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Havukruunu - Kuu Erkylän Yllä review




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Reviewer:
7.7

25 users:
8.04
Band: Havukruunu
Album: Kuu Erkylän Yllä
Release date: October 2021


01. Kuu Erkylän Yllä
02. Yön Torni
03. Routapanssari
04. Mustan Merkin Enteen Alla
05. Talvikuu


Havukruunu are striking while the iron is hot, which I’m sure their ancestors would approve of.

Havukruunu have been around for quite a while, but it was only last year when they made a major breakthrough with Uinuos Syömein Sota; from the eye-catching cover with two ancient kings crossing swords to the ear-catching high-octane Viking meloblack, the album was something of a sensation, to the extent that it managed to pip not one but two high-profile comeback albums from folk metal titans to claim the crown of Best Folk/Pagan/Viking Metal Album of 2020 in our annual awards. A bit over a year after the release of Uinuos Syömein Sota, Havukruunu have dropped a new record, Kuu Erkylän Yllä, which is ostensibly an EP, although at 35 minutes in length, it’s still a substantial body of music.

The promotional blurb for Kuu Erkylän Yllä states that it “contains Havukruunu’s earliest and latest compositions combined, reworked and finished to do justice to the original vision of the band”. It’s not entirely clear which songs on Kuu Erkylän Yllä are old or new compositions, as I couldn’t see any of the songs featured here on the tracklists of any of their previous releases, album, demo or otherwise. When I reviewed Uinuos Syömein Sota last year, I mentioned that the record fell very cleanly into a genre category, with the album’s sound exemplifying what one would expect from a Viking black metal album. Well, just as Uinuos Syömein Sota doesn’t really vary from Viking black metal conventions, Kuu Erkylän Yllä doesn’t really vary from what was found on its predecessor, so it’s hard to tell from listening to the EP which songs were written in which period of the band’s history.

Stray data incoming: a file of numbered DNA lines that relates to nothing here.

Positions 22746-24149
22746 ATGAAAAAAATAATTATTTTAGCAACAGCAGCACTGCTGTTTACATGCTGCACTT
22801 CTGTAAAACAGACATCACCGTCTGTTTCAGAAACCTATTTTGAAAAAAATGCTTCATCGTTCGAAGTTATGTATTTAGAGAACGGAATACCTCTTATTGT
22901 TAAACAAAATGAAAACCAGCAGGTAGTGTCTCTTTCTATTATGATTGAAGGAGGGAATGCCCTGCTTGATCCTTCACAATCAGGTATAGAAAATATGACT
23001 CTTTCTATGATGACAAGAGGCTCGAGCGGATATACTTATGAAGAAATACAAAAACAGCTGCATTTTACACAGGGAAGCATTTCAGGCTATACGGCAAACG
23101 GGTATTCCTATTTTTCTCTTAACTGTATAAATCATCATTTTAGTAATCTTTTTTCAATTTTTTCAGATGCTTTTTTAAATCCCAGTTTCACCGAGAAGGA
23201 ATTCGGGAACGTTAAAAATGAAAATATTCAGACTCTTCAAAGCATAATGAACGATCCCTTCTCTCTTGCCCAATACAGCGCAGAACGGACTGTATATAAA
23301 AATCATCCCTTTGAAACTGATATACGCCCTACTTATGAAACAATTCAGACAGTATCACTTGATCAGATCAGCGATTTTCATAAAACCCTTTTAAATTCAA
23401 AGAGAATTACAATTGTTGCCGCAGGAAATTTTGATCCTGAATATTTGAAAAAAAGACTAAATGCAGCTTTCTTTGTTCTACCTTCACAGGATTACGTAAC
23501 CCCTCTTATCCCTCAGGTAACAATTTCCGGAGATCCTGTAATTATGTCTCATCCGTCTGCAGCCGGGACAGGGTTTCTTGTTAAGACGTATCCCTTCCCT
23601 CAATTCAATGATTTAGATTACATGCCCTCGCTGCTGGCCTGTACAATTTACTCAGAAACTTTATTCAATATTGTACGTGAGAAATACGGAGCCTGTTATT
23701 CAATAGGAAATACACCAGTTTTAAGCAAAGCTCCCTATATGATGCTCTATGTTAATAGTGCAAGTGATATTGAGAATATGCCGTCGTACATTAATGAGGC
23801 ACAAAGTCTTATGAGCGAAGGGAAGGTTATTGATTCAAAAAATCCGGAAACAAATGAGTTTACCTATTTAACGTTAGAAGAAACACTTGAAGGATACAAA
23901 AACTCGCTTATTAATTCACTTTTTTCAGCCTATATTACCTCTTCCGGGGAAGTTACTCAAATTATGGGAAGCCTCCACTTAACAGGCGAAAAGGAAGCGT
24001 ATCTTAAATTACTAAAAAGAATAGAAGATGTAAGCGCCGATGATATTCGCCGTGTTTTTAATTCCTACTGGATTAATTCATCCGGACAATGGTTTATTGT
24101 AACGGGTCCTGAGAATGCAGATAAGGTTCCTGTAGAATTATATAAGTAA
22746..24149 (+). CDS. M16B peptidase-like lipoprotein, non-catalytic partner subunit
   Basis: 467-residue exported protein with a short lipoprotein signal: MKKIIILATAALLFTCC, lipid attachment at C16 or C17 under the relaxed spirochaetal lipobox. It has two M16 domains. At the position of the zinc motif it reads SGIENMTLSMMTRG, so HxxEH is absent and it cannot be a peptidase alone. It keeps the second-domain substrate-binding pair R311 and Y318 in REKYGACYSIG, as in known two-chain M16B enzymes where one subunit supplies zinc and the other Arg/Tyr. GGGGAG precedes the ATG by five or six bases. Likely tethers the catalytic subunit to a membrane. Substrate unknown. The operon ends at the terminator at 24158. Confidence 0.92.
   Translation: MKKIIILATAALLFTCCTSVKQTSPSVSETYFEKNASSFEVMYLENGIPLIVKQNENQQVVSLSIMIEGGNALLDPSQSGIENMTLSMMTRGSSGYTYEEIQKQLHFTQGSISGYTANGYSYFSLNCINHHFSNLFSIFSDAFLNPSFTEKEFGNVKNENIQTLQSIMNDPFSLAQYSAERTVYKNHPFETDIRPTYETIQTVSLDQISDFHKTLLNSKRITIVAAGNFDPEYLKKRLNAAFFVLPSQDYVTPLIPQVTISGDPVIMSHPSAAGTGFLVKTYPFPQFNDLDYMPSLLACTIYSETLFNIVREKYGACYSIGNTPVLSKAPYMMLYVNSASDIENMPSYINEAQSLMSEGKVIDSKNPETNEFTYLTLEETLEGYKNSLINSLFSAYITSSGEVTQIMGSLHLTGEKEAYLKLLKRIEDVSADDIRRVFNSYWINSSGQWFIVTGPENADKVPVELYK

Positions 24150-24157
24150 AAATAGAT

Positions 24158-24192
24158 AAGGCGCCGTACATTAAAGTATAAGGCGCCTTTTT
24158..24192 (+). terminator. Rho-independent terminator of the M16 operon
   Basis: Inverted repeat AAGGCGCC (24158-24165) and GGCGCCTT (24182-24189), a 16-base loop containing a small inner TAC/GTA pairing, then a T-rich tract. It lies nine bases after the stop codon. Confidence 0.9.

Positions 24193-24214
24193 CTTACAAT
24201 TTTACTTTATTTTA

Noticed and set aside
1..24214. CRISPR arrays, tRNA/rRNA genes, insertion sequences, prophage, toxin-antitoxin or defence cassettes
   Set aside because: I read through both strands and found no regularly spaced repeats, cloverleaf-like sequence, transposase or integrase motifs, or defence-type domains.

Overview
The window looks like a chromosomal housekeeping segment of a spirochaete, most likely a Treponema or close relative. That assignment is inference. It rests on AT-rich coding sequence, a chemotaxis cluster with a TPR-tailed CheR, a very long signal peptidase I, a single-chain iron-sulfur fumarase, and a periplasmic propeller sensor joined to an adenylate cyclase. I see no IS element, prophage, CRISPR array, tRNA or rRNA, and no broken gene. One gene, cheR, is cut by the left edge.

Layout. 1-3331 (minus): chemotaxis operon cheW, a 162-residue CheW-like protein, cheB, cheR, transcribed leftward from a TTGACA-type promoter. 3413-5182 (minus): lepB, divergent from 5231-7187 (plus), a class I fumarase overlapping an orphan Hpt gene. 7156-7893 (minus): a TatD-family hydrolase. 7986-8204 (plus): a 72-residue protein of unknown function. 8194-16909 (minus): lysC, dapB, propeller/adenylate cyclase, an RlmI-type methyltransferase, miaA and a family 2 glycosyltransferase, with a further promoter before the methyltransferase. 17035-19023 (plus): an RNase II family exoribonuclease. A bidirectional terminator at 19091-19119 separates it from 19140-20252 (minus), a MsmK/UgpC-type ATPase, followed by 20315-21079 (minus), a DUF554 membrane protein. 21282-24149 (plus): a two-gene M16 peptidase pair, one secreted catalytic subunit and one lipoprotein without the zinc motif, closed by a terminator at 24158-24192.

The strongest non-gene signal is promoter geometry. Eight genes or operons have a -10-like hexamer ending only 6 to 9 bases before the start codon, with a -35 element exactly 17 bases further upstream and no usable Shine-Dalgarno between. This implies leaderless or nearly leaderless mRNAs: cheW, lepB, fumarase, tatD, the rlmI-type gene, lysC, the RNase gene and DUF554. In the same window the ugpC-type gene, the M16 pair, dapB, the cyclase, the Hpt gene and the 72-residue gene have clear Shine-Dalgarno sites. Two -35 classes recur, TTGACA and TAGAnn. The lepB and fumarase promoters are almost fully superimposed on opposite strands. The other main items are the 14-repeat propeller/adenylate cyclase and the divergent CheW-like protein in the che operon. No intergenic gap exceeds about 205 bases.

Like Uinuos Syömein Sota, Kuu Erkylän Yllä opens with a title track, and the key attributes I described on the last album - constant tremolo meloblack riffs with Viking melodies, blasting drumming, folky guitar melodies, explosive solos - are all on display on “Kuu Erkylän Yllä”. Probably the one thing that might differentiate this song from a track like “Uinuos Syömein Sota” is what sounds like a slightly more primitive touch to the production and writing, but it’s a fairly negligible difference. However, along with all the musical elements that Kuu Erkylän Yllä carries over from Uinuos Syömein Sota, it also shares the same high quality of songwriting, with no stronger example than “Kuu Erkylän Yllä”, which undergoes a subtle shift about halfway through to a more melodic tone that really elevates the song, even as the relentless blasting drives it unstoppably forwards.

So, how does the “original vision” of Havukruunu stack up to their breakout success? When an album is such a strong case of ‘more of the same’, it is going to be hard to stand out against something that people are already familiar with and fond of, and despite the overall level of songwriting on Kuu Erkylän Yllä, it has neither a shocking twist nor an especially attention-grabbing song to allow it to rival its predecessor, although the title track tries its best on the latter front. “Routapanssari” has lots of tremolo and blasting along with a more mid-tempo Viking-oriented second half, and the riffs and melodies are fine, but it’s not really an improvement on what Havukruunu have produced, whilst being a bit of a drag in the process at nearly 8 minutes in length. “Mustan Merkin Enteen Alla” is a bit more exciting with its pyrotechnic solos and more dynamic chop-changing, but ultimately there’s nothing here that’s stood out as an improvement on Uinuos Syömein Sota.

Given how well Uinuos Syömein Sota went down both here and across the online metal network, I’m sure there’s plenty of enthusiasm for another dollop of the same from Havukruunu. As long as you’re not looking for more than that, Kuu Erkylän Yllä should serve you well, but it does feel like a slightly lesser imitation of last year’s sensation.


Rating breakdown
Performance: 8
Songwriting: 8
Originality: 5
Production: 7





Written on 12.10.2021 by Hey chief let's talk why not



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